A painting displayed in the National Gallery of Art, Washington D.C.

Scottish National Gallery of Modern Art 1 & 2, Dean Road, Edinburgh. National Galleries of Scotland.

Photo by Nick Pryde/Unsplash

5. National Gallery of Art

Location: Sixth and Constitution Ave. NW
Hours: Every day 10 a.m.–5 p.m.
Admission: Free

With two buildings and a sculpture garden, the National Gallery of Art is a treasure-filled art trifecta. The West Building provides visitors with a chronological history lesson of Western art that showcases the European masters including Leonardo da Vinci, Claude Monet, and Vincent van Gogh. Continue onto the contemporary East Building by traversing its moving walkway which is illuminated by Multiverse, a light sculpture created by Leo Villareal that’s composed of 41,000 LED bulbs. In the East Building, art lovers can find Alexander Calder’s largest mobile hanging from the atrium roof, works from Warhol and Pollock, and Katharina Fritsch’s 15-foot blue rooster sculpture standing cockily on the rooftop terrace. And if you haven’t yet had your fill of art yet, head a few blocks north to the nearby National Portrait Gallery, which collects portraits of famous Americans, including paintings of every president.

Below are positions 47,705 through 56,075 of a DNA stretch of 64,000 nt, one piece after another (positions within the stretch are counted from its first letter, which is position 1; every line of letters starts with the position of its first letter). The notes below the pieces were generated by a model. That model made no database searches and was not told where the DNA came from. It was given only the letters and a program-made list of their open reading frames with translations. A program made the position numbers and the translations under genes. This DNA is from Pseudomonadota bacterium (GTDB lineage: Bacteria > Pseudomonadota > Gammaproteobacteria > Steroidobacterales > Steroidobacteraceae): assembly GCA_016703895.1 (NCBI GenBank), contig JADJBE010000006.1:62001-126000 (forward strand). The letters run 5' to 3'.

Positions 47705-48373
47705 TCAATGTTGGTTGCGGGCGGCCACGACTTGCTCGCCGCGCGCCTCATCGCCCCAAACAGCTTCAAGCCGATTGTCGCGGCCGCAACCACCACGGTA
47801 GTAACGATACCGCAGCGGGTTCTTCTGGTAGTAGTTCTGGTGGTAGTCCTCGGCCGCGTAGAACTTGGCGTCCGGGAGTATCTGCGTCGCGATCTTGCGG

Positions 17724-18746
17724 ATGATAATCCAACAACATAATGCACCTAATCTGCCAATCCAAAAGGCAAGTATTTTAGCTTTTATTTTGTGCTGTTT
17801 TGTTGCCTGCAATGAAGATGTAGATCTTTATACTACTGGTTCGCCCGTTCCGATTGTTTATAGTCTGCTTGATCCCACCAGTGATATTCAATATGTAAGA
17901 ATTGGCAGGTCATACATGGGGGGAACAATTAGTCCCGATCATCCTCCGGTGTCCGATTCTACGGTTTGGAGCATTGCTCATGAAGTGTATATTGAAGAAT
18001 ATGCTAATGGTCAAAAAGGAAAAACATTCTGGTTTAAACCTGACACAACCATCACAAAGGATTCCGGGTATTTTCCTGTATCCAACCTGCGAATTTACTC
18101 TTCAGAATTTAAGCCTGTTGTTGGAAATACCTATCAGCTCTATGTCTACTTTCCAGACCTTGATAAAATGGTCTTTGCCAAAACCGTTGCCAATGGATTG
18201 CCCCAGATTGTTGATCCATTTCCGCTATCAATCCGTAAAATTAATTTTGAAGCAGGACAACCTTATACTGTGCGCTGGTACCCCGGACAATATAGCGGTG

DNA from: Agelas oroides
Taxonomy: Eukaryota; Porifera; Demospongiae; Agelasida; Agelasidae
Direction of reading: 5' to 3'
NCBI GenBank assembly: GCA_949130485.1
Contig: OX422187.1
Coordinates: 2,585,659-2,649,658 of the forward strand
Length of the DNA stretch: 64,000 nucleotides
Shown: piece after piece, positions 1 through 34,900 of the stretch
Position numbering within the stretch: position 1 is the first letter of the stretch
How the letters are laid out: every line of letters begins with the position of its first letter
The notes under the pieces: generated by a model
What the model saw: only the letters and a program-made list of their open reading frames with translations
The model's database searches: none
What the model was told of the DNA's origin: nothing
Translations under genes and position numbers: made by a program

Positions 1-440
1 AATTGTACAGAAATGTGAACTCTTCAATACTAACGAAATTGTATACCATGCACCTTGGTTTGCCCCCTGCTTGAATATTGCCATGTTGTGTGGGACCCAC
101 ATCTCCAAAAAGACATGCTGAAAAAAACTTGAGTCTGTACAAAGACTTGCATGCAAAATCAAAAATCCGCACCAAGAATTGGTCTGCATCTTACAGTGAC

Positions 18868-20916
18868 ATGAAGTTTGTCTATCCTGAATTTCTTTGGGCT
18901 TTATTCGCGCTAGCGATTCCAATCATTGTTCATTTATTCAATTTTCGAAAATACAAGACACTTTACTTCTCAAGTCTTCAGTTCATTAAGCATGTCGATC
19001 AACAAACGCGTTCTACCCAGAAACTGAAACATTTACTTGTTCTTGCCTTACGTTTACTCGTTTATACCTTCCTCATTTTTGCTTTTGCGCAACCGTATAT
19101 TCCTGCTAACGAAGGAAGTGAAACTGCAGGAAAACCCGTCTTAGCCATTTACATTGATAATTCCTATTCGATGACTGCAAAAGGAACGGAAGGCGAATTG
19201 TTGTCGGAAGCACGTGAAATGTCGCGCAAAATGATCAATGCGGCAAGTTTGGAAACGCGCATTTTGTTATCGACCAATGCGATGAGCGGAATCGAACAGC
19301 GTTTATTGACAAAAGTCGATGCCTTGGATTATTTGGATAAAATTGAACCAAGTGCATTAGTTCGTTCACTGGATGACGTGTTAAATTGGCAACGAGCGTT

Planes hanging from ceiling inside the National Air and Space Museum

The National Air and Space Museum houses a treasure trove of spacecraft, aircraft, other flight-related artifacts.

Courtesy of Nils Huenerfuerst/Unsplash

6. The National Air and Space Museum

Location: 600 Independence Ave. SW
Hours: Every day 10 a.m.–5:30 p.m.
Admission: Free

Opened to the public as part of the country’s bicentennial celebration in 1976, the National Air and Space Museum is the largest of the Smithsonian Institution’s 20 museums—and one of its most recently renovated. After undergoing a four-year-long transformation, it reopened in October 2022 with more than 100 new interactive and digital experiences. They include exhibits dedicated to a T-38 flown by Jackie Cochran, a full-sized X-Wing Starfighter used in Star Wars: The Rise of Skywalker, and a WR-3 air racer constructed by Neal Loving, the first Black American certified to race airplanes. The museum holds the world’s biggest collection of air- and spacecraft, an IMAX theater, the Einstein Planetarium, and interactive flight simulators.

The more than 60,000 objects connected with aviation and human flight housed here included the Wright brothers’ 1903 Wright Flyer; Charles Lindbergh’s Spirit of St. Louis; Chuck Yeager’s Bell X-1, Glamorous Glennis, which broke the sound barrier; astronaut John Glenn’s Friendship 7 Mercury capsule; the Apollo 11 command module Columbia, which carried the first men to the moon; the Apollo-Soyuz hook-up; and Skylab. As immense as the museum may seem, visitors can only view 10 percent of the entire collection here. The remaining 90 percent is located at the Steven Udvar-Hazy Center in Chantilly, Virginia, the largest air and space museum building in the world.